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Johansson (2011) in "Hail the impossible: p-values, evidence, and likelihood" (here is also link to the journal) states that lower $p$-values are often considered as stronger evidence against the null. Johansson implies that people would consider evidence against the null to be stronger if their statistical test outputted a $p$-value of $0.01$, than if their statistical test outputted a $p$-value of $0.45$. Johansson lists four reasons why the $p$-value cannot be used as evidence against the null:

  1. $p$ is uniformly distributed under the null hypothesis and can therefore never indicate evidence for the null.
  2. $p$ is conditioned solely on the null hypothesis and is therefore unsuited to quantify evidence, because evidence is always relative in the sense of being evidence for or against a hypothesis relative to another hypothesis.
  3. $p$ designates probability of obtaining evidence (given the null), rather than strength of evidence.
  4. $p$ depends on unobserved data and subjective intentions and therefore implies, given the evidential interpretation, that the evidential strength of observed data depends on things that did not happen and subjective intentions.

Unfortunately I cannot get an intuitive understanding from Johansson's article. To me a $p$-value of $0.01$ indicates there is less chance the null is true, than a $p$-value of $0.45$. Why are lower $p$-values not stronger evidence against null?

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  • $\begingroup$ Hello, @luciano! I see that you have not accepted any answer in this thread. What kind of answer are you looking for? Is your question primarily about Johannson's arguments specifically, or about lower p-values in general? $\endgroup$ – amoeba Mar 1 '15 at 10:45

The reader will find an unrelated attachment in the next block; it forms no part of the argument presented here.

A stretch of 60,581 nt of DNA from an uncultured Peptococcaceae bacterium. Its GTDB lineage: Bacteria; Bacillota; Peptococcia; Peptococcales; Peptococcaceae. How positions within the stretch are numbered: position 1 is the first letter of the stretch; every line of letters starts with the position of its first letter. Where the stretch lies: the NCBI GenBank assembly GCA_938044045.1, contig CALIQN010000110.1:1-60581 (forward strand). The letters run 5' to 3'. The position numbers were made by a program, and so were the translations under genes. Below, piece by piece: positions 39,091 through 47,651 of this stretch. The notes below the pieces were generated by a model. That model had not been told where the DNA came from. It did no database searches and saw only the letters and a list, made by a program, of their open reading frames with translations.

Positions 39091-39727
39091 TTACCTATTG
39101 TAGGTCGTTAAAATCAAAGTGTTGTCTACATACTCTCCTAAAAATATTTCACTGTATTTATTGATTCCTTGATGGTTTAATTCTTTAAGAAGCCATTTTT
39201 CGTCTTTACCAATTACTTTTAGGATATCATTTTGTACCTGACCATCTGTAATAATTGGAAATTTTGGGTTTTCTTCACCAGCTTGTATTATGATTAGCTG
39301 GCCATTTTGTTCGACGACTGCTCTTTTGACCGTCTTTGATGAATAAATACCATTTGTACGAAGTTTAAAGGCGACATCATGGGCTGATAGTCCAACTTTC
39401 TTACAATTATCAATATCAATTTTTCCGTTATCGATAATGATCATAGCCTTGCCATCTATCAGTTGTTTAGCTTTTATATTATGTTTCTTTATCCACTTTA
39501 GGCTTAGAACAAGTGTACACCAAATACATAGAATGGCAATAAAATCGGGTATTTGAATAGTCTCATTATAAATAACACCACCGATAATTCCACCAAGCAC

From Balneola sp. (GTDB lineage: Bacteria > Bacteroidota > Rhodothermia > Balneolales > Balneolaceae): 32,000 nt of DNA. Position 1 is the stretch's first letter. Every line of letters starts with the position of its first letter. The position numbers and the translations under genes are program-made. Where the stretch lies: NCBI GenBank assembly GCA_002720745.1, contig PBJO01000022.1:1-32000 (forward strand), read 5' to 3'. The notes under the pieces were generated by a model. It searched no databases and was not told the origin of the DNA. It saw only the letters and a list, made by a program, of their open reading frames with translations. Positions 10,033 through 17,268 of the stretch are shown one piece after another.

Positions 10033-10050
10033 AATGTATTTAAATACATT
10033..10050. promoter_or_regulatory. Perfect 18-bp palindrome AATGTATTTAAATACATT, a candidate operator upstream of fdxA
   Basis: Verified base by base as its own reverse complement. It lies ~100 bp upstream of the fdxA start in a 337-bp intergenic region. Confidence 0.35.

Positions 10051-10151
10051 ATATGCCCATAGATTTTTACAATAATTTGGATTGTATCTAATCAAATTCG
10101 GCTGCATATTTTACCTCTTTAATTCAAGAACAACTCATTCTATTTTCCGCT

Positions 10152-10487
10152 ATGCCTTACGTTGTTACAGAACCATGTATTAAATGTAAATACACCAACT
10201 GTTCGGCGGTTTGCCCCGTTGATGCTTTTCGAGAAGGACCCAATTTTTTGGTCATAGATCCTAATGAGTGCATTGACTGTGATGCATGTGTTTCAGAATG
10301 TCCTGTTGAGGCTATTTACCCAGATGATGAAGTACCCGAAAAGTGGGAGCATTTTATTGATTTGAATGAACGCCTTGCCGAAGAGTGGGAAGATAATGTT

• $\begingroup$ This is all about the Fisher vs Neyman-Pearson frequentist frameworks. See more in this answer by @gung. $\endgroup$ – Firebug Oct 26 '17 at 14:55
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My personal appraisal of his arguments:

  1. Here he talks about using $p$ as evidence for the Null, whereas his thesis is that $p$ can't be used as evidence against the Null. So, I think this argument is largely irrelevant.
  2. I think this is a misunderstanding. Fisherian $p$ testing follows strongly in the idea of Popper's Critical Rationalism that states you cannot support a theory but only criticize it. So in that sense there only is a single hypothesis (the Null) and you simply check if your data are in accordance with it.
  3. I disagree here. It depends on the test statistic but $p$ is usually a transformation of an effect size that speaks against the Null. So the higher the effect, the lower the p value---all other things equal. Of course, for different data sets or hypotheses this is no longer valid.
  4. I am not sure I completely understand this statement, but from what I can gather this is less a problem of $p$ as of people using it wrongly. $p$ was intended to have the long-run frequency interpretation and that is a feature not a bug. But you can't blame $p$ for people taking a single $p$ value as proof for their hypothesis or people publishing only $p<.05$.

His suggestion of using the likelihood ratio as a measure of evidence is in my opinion a good one (but here the idea of a Bayes factor is more general), but in the context in which he brings it is a bit peculiar: First he leaves the grounds of Fisherian testing where there is no alternative hypothesis to calculate the likelihood ratio from. But $p$ as evidence against the Null is Fisherian. Hence he confounds Fisher and Neyman-Pearson. Second, most test statistics that we use are (functions of) the likelihood ratio and in that case $p$ is a transformation of the likelihood ratio. As Cosma Shalizi puts it:

among all tests of a given size $s$ , the one with the smallest miss probability, or highest power, has the form "say 'signal' if $q(x)/p(x) > t(s)$, otherwise say 'noise'," and that the threshold $t$ varies inversely with $s$. The quantity $q(x)/p(x)$ is the likelihood ratio; the Neyman-Pearson lemma says that to maximize power, we should say "signal" if it is sufficiently more likely than noise.

Here $q(x)$ is the density under state "signal" and $p(x)$ the density under state "noise". The measure for "sufficiently likely" would here be $P(q(X)/p(x) > t_{obs} \mid H_0)$ which is $p$. Note that in correct Neyman-Pearson testing $t_{obs}$ is substituted by a fixed $t(s)$ such that $P(q(X)/p(x) > t(s) \mid H_0)=\alpha$.